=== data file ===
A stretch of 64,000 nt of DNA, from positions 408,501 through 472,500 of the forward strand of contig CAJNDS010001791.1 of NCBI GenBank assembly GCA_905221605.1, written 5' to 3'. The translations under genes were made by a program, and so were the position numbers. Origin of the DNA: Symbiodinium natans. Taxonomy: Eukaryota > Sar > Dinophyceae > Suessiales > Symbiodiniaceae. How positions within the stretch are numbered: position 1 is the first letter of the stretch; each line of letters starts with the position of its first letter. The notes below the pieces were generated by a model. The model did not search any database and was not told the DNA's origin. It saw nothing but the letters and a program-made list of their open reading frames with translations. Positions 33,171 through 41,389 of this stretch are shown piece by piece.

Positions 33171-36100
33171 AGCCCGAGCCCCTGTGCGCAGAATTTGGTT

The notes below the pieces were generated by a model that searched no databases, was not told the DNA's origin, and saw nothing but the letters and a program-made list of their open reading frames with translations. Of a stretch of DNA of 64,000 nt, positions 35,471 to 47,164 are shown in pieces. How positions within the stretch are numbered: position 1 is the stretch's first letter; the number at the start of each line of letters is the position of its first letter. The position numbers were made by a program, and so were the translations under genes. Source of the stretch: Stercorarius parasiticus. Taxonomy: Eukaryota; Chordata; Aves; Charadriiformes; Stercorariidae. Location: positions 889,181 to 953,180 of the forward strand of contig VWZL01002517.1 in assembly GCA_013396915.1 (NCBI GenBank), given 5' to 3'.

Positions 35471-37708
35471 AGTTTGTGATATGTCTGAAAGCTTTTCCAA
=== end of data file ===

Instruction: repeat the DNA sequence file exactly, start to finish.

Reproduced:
A stretch of 64,000 nt of DNA, from positions 408,501 through 472,500 of the forward strand of contig CAJNDS010001791.1 of NCBI GenBank assembly GCA_905221605.1, written 5' to 3'. The translations under genes were made by a program, and so were the position numbers. Origin of the DNA: Symbiodinium natans. Taxonomy: Eukaryota > Sar > Dinophyceae > Suessiales > Symbiodiniaceae. How positions within the stretch are numbered: position 1 is the first letter of the stretch; each line of letters starts with the position of its first letter. The notes below the pieces were generated by a model. The model did not search any database and was not told the DNA's origin. It saw nothing but the letters and a program-made list of their open reading frames with translations. Positions 33,171 through 41,389 of this stretch are shown piece by piece.

Positions 33171-36100
33171 AGCCCGAGCCCCTGTGCGCAGAATTTGGTT

The notes below the pieces were generated by a model that searched no databases, was not told the DNA's origin, and saw nothing but the letters and a program-made list of their open reading frames with translations. Of a stretch of DNA of 64,000 nt, positions 35,471 to 47,164 are shown in pieces. How positions within the stretch are numbered: position 1 is the stretch's first letter; the number at the start of each line of letters is the position of its first letter. The position numbers were made by a program, and so were the translations under genes. Source of the stretch: Stercorarius parasiticus. Taxonomy: Eukaryota; Chordata; Aves; Charadriiformes; Stercorariidae. Location: positions 889,181 to 953,180 of the forward strand of contig VWZL01002517.1 in assembly GCA_013396915.1 (NCBI GenBank), given 5' to 3'.

Positions 35471-37708
35471 AGTTTGTGATATGTCTGAAAGCTTTTCCAA